How does this get resolved?  That’s that $6.78 billion question. The results of the $5 million environmental impact study will be released in 2020. Nevertheless, one should expect environmental court challenges. The study allotted 10% of its budget anticipating litigation.  Green challenges may be more of a Trojan Horse for no growth. 

The process also requires assent of the majority of Eastern Shore counties.  There will be public hearings during the spring of 2019 to identify corridors to be retained for analysis.  This would be followed by a final environmental impact statement in the winter of 2020.

 Anti-growth opponents such as the Kent Conservation & Preservation Alliance suggest spending that bridge-full of funds to bolster livable communities which obviates the impetus for long distance commuting, especially across the Chesapeake Bay.  That is wishful thinking, especially if facilitating tourism is the driver to the project. Other community activists might be open to another crossing but with a NIMBY (Not In My Back Yard) nuance.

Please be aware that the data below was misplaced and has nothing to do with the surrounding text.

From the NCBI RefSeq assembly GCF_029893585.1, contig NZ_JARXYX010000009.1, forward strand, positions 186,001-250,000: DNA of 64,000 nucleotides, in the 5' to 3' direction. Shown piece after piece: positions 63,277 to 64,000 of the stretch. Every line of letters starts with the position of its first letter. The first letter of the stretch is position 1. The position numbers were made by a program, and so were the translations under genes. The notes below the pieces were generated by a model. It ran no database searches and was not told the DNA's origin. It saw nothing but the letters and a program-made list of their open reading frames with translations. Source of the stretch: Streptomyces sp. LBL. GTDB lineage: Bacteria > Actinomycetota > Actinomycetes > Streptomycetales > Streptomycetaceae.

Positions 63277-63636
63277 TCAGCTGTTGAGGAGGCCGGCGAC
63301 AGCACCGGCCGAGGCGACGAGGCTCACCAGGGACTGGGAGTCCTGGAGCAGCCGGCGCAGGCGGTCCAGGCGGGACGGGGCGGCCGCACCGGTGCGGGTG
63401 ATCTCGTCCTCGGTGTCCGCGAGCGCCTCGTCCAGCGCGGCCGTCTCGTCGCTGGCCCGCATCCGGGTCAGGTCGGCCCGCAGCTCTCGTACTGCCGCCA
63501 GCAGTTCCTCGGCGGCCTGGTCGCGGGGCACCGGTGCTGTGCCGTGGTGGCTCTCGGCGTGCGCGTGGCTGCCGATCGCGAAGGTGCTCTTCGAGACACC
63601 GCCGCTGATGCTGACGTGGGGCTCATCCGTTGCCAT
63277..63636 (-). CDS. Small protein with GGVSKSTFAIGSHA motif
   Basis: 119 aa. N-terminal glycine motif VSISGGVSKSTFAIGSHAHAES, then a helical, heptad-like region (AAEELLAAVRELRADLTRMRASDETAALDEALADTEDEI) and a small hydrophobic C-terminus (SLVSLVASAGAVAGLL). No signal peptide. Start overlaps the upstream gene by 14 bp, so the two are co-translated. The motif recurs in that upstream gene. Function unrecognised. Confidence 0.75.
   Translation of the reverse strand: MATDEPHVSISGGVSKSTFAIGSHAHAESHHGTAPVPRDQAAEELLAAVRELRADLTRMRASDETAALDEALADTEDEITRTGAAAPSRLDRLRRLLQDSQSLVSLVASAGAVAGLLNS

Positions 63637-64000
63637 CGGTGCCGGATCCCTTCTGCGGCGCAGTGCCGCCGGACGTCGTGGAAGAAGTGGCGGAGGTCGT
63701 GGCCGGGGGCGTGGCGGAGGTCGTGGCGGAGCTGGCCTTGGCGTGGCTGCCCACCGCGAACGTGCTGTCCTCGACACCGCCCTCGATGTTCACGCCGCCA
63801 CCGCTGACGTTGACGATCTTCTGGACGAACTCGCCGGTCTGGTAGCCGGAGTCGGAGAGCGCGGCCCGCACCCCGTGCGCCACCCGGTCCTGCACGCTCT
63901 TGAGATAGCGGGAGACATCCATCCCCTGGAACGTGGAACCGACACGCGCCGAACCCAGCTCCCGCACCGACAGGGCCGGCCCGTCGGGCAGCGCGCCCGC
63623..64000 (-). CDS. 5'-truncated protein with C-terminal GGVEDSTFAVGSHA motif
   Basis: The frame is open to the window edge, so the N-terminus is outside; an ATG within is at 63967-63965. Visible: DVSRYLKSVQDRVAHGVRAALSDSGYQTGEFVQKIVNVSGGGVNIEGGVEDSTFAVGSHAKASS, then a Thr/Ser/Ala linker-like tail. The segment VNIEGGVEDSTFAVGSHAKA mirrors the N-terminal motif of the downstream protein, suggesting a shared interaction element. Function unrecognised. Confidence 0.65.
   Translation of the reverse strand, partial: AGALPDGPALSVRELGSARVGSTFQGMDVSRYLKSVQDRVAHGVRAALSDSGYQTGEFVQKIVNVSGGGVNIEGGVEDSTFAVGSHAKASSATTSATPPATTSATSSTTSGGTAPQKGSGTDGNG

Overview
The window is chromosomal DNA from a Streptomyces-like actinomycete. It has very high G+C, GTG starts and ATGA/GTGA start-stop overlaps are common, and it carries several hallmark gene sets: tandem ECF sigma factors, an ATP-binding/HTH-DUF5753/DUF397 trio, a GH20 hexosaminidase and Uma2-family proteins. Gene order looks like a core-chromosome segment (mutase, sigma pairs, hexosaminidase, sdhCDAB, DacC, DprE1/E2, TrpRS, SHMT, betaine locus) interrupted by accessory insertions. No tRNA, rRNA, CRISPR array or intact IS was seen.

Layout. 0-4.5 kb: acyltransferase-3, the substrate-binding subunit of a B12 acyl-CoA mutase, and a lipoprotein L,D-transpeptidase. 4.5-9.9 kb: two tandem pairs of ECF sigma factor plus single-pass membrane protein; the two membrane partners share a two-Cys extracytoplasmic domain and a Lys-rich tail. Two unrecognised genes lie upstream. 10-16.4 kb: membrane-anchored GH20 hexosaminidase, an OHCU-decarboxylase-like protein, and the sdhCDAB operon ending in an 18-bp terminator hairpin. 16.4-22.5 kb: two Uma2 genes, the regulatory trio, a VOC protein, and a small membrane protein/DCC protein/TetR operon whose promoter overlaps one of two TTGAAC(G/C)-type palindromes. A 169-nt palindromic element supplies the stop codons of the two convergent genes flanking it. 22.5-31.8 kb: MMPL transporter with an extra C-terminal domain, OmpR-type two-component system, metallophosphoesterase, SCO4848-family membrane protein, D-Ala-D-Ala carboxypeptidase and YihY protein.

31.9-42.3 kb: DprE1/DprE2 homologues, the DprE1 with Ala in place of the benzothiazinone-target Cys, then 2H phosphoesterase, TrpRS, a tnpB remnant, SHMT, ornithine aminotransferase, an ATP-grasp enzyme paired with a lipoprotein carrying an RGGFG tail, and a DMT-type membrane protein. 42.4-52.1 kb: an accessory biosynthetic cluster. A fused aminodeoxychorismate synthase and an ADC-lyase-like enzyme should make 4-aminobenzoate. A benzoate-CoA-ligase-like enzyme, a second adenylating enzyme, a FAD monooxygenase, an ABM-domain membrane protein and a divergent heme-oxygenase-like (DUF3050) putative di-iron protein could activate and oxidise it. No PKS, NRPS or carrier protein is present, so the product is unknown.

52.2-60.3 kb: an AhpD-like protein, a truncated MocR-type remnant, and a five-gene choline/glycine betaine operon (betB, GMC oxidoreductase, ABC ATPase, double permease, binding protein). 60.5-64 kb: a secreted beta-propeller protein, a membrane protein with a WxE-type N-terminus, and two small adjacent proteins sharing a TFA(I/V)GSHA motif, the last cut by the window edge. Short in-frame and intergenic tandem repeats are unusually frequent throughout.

While this seems like parochial politics, it does impact the District of Calamity (sic) because of its proximity to the Nation’s Capitol, as many DMV denizens like relaxing on the Eastern Shore. But in a broader view, it illustrates a riptide of public policy.  Environmentalists and Smart Growth (translated “No Growth) interests pitted against those who want to keep easy access to their Eastern Shore playground and politicians who want to grow the state’s economy through infrastructure expansion.

Let’s just hope that something is complete before the Bay Bridge needs to be replaced by 2065.